As a priest, when I lead worship, I try not to cry. It’s not that there is anything wrong with crying in church. Sometimes tears seem the most appropriate form of worship. My concern is that I ugly-cry and I don’t want to distract my fellow worshippers from whatever the Spirit is doing in them with thoughts like, Is she okay? Mine are no shimmering, glistening, discreet tears. Mine accompany a red nose and red eyes and the need for a lot of kleenex. So, when I lead worship, I try to hold it together.
But there are a lot of good reasons to cry in church. Weeping can be a prayer of sorrow, joy, lament, hope, an authentic response to beauty, goodness, and God. There is no reason for embarrassment if we find ourselves crying in church.
In my current service in the church I don’t lead worship often. I miss celebrating, but I feel free to cry. I don’t cry all the time, but I embrace it when it happens. Something touches me deeply and before I have a cognitive experience, a thought that something is meaningful or appropriate or needs my attention, tears come and tell me this is so.
Very often tears come during hymns. A hymn can convey beauty, meaning, truth in a way that moves me deeply. Hymns also connect me to people who are a part of my life and those who have been a part of my life, but are now in the nearer presence of God. Sometimes I expect the tears to come (“A Mighty Fortress is Our God” often makes me cry); sometimes tears come as a surprise or in response to a surprise. Just before we moved to South Africa I cried and sang through the final hymn in the church we attend when we’re in Scotland, “Shine, Jesus, Shine.” It wasn’t the hymn, it was the occasion, and leaving the familiar, as well as the truth in the hymn. Then, in the first chapel service at the College of Transfiguration, the hymn sung in English was “Shine, Jesus, Shine.” Same words, same tune, different accents. More tears. Great appreciation for the connection made by the singing of this hymn between home, new home, and being in Jesus wherever we go.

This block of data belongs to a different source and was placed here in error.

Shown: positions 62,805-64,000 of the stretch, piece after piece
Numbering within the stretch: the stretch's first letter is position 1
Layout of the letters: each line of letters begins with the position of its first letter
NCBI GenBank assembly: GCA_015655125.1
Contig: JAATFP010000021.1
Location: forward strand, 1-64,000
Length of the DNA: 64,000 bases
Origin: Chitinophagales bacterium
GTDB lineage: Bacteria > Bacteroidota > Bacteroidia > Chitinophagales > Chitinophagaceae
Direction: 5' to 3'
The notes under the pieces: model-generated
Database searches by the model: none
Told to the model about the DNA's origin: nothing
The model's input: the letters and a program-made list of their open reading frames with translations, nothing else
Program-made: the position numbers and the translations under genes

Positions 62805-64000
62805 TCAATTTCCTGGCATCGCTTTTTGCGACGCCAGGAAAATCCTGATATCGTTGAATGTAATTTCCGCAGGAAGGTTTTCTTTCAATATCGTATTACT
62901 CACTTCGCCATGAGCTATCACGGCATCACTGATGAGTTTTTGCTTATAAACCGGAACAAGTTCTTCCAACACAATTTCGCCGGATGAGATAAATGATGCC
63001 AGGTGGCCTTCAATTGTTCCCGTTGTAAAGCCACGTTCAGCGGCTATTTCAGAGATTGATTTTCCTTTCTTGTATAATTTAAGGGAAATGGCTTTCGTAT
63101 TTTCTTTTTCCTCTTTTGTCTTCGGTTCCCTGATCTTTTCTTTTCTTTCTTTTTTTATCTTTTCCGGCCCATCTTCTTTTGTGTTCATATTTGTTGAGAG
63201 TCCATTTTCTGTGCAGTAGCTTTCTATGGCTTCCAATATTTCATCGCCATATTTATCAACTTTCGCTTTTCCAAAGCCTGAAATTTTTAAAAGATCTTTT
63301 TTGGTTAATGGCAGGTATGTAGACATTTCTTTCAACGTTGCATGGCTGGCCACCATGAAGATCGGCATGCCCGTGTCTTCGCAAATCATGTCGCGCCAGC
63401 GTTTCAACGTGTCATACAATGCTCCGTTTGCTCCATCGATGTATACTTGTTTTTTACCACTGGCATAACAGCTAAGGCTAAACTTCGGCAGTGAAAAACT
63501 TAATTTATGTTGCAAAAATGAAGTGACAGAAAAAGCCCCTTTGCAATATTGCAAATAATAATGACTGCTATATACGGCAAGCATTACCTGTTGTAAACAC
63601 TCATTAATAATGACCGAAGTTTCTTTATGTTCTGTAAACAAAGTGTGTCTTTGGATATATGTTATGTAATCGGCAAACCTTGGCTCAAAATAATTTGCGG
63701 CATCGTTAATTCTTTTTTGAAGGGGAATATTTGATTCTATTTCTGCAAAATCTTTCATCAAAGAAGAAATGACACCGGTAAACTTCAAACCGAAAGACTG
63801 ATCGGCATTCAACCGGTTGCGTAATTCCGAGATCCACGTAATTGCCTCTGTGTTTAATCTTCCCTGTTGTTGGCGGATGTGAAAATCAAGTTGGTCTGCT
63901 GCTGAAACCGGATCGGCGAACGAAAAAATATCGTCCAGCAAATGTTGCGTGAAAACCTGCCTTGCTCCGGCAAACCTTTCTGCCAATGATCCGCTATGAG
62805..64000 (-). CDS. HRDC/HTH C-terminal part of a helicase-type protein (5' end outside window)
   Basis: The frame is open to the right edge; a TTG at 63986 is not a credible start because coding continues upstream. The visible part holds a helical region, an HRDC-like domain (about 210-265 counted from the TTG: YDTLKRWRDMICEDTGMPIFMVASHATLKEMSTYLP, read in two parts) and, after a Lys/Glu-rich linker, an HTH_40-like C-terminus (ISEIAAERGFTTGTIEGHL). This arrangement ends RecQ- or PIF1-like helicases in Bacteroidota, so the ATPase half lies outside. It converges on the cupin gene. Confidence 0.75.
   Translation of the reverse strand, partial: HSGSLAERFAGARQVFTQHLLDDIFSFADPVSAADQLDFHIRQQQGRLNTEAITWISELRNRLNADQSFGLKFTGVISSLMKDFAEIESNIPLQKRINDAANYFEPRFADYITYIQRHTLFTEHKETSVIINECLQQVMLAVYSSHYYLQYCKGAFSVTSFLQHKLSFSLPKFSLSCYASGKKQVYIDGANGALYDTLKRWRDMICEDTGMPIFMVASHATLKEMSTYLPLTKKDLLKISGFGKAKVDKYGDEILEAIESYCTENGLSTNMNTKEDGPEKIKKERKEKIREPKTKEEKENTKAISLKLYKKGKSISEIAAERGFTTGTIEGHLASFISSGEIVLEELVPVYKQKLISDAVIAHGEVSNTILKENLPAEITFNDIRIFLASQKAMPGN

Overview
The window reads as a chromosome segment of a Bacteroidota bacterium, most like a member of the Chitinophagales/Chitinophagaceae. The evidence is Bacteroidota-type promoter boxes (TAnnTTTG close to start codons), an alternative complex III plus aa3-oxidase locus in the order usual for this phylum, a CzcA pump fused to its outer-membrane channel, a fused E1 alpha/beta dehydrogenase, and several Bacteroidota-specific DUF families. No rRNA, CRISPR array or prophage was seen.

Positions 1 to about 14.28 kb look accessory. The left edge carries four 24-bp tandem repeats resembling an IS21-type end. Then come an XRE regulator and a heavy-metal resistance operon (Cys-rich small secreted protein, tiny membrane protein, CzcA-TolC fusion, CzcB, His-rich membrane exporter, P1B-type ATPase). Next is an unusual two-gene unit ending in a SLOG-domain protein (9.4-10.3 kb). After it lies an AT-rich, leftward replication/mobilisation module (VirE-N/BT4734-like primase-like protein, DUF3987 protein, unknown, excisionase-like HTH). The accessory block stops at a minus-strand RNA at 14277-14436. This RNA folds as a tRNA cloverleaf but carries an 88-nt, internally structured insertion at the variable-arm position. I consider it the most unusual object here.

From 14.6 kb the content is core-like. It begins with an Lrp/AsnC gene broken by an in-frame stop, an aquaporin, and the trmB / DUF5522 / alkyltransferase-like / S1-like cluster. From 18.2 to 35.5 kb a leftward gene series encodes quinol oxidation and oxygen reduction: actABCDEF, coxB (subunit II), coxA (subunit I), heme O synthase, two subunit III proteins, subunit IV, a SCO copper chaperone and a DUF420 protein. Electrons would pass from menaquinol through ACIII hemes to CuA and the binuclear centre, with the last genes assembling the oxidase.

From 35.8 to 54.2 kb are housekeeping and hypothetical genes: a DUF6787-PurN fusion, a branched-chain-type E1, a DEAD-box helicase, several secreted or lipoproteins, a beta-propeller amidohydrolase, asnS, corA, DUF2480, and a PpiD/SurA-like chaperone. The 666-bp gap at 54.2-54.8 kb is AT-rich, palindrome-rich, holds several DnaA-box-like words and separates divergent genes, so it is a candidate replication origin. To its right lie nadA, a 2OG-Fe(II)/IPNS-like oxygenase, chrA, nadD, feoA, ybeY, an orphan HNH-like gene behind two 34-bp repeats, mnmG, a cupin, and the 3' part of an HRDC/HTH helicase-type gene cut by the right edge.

The last chapel service of the semester took place on Friday morning. Most of the students would be leaving after the service. I didn’t cry until the final hymn, “In Christ Alone.” It’s a hymn that is sung here with great gusto. It’s a hymn that was introduced to me and our former parish by Erik Apland, a talented musician, friend, and faithful disciple of Jesus, who died suddenly this fall. With deep appreciation I thought of Erik, of St. Anne’s, of the College of Transfiguration and our students leaving to begin ordained ministry or for their summer holiday and parish placements, and the truth of the hymn:
In Christ alone my hope is found
He is my light, my strength, my song
This cornerstone, this solid ground,
Firm through the fiercest drought and storm.
What heights of love, what depths of peace,
When fears are stilled, when strivings cease!
My comforter, my all in all
Here in the love of Christ I stand.